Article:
Counting Temporary Workers

The Employment Services sector (NAICS 5613), which includes employment placement and temporary staffing agencies, is often a leading indicator of economic trends.1 Firms experiencing downturns in business demand prior to a recession may lay off temp workers before cutting permanent staff. As business conditions improve, temp agency employment should increase as firms slowly ramp up production without adding to permanent payroll. While this industry's employment level does not necessarily predict a recession or its recovery, the industry has shown itself to rise and fall with the larger labor market (Figure 2).

Figure 2

Rapid growth in employment staffing agencies has been driven by structural changes in the economy. Part of the growth is from the current business climate, but the concept of "just-in-time labor" allows firms to use labor when it is needed without paying for the compensation costs associated with full-time workers. People who work for temporary agencies are counted in both CES estimates and QCEW counts of jobs. In both programs jobs reported by larger employment service firms are usually reported to the correct industry, but smaller firms' data is all too frequently captured under the larger Employment Services sector. So the data do not confirm if the rise of temp jobs is necessarily related to an increase in work in a specific industry.

Annual counts of job openings in employment service and temporary staffing agency seem to support this analysis., the state's no-fee job bank for employers and job seekers, showed a large number of posted jobs openings (109,740) in employment placement agencies, executive search services, and temporary help services sectors.2 In fact 42.4 percent of all jobs posted on were in the Employer Services sector (NAICS 5613). By comparison, Minnesota employers posted 45,470 employer service-related openings in 2010, during the early days of the recession's recovery. The Employment Services sector accounted for 35.5 percent of all posted openings.3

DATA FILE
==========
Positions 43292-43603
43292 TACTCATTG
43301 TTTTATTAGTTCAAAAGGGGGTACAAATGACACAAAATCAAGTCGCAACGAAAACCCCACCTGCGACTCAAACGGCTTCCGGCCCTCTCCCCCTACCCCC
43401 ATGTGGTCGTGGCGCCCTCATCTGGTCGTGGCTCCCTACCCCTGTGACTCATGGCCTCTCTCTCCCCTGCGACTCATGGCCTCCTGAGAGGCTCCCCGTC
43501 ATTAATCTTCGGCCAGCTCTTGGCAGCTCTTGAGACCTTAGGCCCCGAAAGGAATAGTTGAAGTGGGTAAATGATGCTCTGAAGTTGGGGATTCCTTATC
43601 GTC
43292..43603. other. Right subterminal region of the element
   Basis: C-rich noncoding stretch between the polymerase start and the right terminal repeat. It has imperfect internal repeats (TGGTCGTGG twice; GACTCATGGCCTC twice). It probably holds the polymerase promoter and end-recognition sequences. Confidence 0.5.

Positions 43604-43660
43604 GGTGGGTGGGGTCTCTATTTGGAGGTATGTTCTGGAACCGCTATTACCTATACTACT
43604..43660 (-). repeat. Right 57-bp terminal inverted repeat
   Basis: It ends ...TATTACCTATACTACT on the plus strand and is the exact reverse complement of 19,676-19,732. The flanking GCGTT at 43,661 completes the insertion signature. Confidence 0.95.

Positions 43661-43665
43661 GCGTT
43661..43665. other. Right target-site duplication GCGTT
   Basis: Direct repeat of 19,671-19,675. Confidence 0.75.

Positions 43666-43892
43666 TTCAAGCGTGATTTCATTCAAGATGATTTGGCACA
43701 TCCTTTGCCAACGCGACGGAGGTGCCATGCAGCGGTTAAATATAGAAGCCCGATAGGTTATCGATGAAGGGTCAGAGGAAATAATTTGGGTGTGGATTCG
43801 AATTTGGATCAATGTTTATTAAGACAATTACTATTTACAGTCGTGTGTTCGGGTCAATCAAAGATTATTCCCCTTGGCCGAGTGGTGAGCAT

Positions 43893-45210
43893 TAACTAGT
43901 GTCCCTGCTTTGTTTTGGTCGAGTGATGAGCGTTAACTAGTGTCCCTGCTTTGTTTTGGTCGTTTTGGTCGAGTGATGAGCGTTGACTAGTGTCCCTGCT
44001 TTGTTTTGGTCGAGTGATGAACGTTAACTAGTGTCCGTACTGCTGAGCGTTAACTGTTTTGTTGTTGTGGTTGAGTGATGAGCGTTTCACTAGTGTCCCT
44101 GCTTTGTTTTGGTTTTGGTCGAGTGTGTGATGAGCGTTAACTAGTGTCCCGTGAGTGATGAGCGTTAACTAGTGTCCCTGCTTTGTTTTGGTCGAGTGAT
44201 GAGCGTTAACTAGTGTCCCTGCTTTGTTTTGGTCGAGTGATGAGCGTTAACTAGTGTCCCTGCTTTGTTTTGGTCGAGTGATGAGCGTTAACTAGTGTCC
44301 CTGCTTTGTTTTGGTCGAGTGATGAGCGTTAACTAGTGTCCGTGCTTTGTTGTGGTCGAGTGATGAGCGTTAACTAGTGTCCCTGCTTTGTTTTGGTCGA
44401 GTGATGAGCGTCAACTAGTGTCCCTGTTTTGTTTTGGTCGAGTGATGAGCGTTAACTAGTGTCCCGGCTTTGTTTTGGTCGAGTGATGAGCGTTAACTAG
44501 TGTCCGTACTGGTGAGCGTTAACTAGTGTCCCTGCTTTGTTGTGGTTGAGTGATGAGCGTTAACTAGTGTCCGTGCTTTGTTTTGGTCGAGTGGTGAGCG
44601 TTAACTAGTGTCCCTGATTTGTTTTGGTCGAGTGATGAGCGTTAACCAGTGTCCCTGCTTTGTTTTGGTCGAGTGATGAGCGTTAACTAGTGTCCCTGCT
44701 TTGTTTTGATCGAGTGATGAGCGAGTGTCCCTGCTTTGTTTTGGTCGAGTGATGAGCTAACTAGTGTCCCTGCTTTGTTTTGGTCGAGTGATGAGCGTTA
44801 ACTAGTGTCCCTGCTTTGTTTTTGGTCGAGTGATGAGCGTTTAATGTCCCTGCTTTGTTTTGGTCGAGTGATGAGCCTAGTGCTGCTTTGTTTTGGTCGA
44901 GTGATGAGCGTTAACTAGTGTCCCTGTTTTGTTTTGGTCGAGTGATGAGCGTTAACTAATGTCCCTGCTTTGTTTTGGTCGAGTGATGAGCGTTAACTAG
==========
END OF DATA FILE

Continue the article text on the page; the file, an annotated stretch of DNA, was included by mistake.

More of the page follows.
Figure 3 shows the national occupational distribution of jobs in the Employment Services sector in 2012. While jobs in this sector also include the administrative, business, financial, human resource, and managerial positions in staffing and temporary help agencies, the high concentration of production and of transportation and material moving occupations suggests the kinds of workers that are being placed by staffing firms.

Figure 3

A closer look at the detailed occupations employed in the Employment Services sector reveals the following top 10 professions with the highest concentration:

  • Laborers and freight, stock and material movers, hand
  • Team assemblers
  • Office clerks, general
  • Helpers, production workers
  • Packers and packagers, hand
  • Customer service representatives
  • Assemblers and fabricators, all other
  • Construction laborers
  • Secretaries and administrative assistants
  • Human resources specialists

With over-the-year jobs in the Employment Services sector growing at 13.5 percent in July, compared to the 2.4 percent private sector job growth in Minnesota, it's clear that job seekers are finding opportunities in this industry.

Counting Self-Employed and Contract Workers